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Hall-effect Sensors vs. Anisotropic Magnetoresistance (AMR) Sensors

April 4, 2019

Magnetic sensors have been a staple for many years in various applications. They convert magnetic or magnetically encoded information into electrical signals for processing by electronic circuits.

Magnetic sensors in heavy duty vehicles

In automotive systems alone they’ve been used for the sensing of position, distance and speed. For example, the position of the car seats and seat belts for air-bag control or wheel speed detection for the anti-lock braking system (ABS).

Hall-effect sensors in particular have been used for applications in detecting speed, position, and direction of travel for a target. But the newer kids on the block - Anisotropic Magnetoresistance (AMR) Sensors - are giving them a run for the money.

AMR sensors:

  • Have higher sensitivity than Hall Effect sensors
  • Are triggered by either a north or south pole (omnipolar sensing)
  • Have increased resolution when using a ring magnet with the same number of poles as Hall Effect sensors
  • Have the same resolution as Hall Effect sensors with a much larger air gap, even with a reduced number of poles

On the other hand, Hall-effect sensors have a proven track record in applications requiring tighter operating characteristics. And for applications requiring flexibility, external circuitry has allowed it to operate outside perceived parameters.

Both sensor types continue to offer non-contact, wear free operation, low maintenance cost, robust design, and immunity to vibration, dust, and water.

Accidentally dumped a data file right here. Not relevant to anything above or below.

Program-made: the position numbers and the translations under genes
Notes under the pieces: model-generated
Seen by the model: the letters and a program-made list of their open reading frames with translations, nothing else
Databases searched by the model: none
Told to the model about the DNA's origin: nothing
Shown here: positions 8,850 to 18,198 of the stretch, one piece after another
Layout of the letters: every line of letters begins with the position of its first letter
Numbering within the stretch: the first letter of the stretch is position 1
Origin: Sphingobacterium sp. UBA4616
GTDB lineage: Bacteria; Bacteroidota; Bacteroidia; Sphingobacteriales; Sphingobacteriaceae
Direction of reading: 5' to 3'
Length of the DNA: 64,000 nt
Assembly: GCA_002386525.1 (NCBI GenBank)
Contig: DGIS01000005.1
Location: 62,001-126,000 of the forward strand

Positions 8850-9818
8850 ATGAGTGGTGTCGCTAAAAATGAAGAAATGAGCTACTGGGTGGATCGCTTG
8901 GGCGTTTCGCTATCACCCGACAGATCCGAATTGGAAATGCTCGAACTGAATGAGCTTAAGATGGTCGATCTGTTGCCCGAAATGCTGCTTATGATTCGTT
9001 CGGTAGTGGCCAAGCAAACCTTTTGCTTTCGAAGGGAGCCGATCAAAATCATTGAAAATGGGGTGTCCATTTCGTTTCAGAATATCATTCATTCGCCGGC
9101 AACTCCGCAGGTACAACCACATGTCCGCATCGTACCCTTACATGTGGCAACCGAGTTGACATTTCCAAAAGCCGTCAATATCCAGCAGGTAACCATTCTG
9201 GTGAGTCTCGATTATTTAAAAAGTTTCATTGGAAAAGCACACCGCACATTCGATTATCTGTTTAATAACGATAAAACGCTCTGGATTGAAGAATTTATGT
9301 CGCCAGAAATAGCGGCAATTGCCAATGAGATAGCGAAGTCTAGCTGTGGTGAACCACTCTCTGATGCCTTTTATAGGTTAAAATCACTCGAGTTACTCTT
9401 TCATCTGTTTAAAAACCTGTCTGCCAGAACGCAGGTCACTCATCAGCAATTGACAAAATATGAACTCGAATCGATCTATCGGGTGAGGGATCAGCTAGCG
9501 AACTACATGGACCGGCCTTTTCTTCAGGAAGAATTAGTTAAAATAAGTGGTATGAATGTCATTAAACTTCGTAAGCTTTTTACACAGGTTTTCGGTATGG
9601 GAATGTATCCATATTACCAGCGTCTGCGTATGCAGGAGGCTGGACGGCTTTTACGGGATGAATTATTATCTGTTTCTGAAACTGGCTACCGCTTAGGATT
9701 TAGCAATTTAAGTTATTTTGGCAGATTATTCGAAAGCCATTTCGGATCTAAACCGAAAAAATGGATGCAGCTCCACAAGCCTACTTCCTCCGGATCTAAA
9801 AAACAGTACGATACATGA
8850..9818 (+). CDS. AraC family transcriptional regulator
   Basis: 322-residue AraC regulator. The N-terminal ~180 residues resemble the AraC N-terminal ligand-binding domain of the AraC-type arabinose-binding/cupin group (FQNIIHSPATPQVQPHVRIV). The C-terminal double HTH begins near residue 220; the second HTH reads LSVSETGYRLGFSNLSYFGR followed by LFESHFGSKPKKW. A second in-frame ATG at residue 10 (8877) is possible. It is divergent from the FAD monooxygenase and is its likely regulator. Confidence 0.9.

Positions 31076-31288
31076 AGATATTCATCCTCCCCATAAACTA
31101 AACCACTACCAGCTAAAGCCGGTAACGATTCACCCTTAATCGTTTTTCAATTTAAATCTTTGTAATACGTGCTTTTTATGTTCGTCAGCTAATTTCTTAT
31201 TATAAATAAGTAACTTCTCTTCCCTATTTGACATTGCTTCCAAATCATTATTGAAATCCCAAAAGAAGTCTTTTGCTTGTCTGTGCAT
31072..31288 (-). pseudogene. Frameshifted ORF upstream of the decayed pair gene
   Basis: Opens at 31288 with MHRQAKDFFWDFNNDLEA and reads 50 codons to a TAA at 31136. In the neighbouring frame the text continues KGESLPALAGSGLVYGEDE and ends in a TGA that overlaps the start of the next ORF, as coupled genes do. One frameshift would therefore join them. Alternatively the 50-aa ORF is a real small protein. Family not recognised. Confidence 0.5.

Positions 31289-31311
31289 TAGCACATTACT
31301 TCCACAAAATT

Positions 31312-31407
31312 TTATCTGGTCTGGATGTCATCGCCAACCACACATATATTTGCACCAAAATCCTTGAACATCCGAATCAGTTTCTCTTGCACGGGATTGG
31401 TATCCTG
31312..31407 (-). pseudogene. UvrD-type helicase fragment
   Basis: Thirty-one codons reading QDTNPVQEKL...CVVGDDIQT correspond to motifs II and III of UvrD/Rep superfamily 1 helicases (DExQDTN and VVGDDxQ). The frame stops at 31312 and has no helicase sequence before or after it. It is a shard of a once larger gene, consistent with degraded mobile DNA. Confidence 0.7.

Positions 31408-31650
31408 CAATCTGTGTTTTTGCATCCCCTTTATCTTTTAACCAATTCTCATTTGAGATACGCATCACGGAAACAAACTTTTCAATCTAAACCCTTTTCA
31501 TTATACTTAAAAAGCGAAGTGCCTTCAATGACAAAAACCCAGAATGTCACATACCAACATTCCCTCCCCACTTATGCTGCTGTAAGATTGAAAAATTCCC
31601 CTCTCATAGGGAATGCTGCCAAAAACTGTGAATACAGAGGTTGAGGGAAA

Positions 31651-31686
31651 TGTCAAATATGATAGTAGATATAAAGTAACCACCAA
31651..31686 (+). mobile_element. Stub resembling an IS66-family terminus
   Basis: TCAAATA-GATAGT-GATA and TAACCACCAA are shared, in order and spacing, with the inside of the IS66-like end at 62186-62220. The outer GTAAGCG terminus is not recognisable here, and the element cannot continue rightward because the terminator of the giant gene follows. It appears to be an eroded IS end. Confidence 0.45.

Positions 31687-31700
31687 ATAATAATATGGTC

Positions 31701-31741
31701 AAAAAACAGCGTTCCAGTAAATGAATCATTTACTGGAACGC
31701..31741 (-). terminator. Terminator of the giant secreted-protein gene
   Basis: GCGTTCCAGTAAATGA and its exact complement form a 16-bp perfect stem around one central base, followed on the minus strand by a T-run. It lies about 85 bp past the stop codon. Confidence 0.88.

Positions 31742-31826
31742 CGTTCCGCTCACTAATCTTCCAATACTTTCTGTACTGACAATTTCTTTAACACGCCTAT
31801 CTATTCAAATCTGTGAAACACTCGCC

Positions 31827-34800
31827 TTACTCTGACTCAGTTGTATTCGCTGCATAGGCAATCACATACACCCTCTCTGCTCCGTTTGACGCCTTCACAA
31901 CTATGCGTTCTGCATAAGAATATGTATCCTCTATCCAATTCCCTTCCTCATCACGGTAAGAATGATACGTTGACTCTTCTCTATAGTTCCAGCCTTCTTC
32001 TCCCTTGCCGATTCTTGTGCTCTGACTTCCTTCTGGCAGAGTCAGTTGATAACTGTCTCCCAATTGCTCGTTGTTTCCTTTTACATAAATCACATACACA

So … which do you choose for your application? Maybe taking a look at the individual technologies will shed some light.

Response of Hall-effect and AMR sensors to magnetic fields

Hall-effect sensors respond to magnetic fields perpendicular to the sensor. AMR sensors respond to parallel fields, and react to both magnetic poles.

Detection area of Hall-effect and AMR sensors

Or, with a slightly different view, you can see the AMR comes with an inherent range of applications and detection area that Hall-effect sensors can only achieve with additional circuitry.

AMR sensor housing

The right sensor housing designed for the right application makes for an unbeatable, durable, long-lasting solution.

AMR sensor

The design flexibility of the AMR Sensor, because of its ability to detect a horizontal magnetic field and omnipolar sensitivity, means you can provide the magnetic fields in many ways.

There may not be a clear winner for your application. In that case, you win either way. Hall-effect sensors have been around for a long time. They’ve been custom fit with additional circuitry to overcome many perceived limitations. If your application fits that bill, you may want to consider sticking with what works.

Also remember that inherent Hall-effect Sensor limitations may be just what the sensor doctor ordered for your application. If you need a sensor with a small detection range and presentation area, trying to apply AMR Sensors would simply require additional circuitry and processing.

The good news is that more players mean more opportunities to apply a solution directly, or with just minor modifications. Happy sensing!

amr sensors hall-effect

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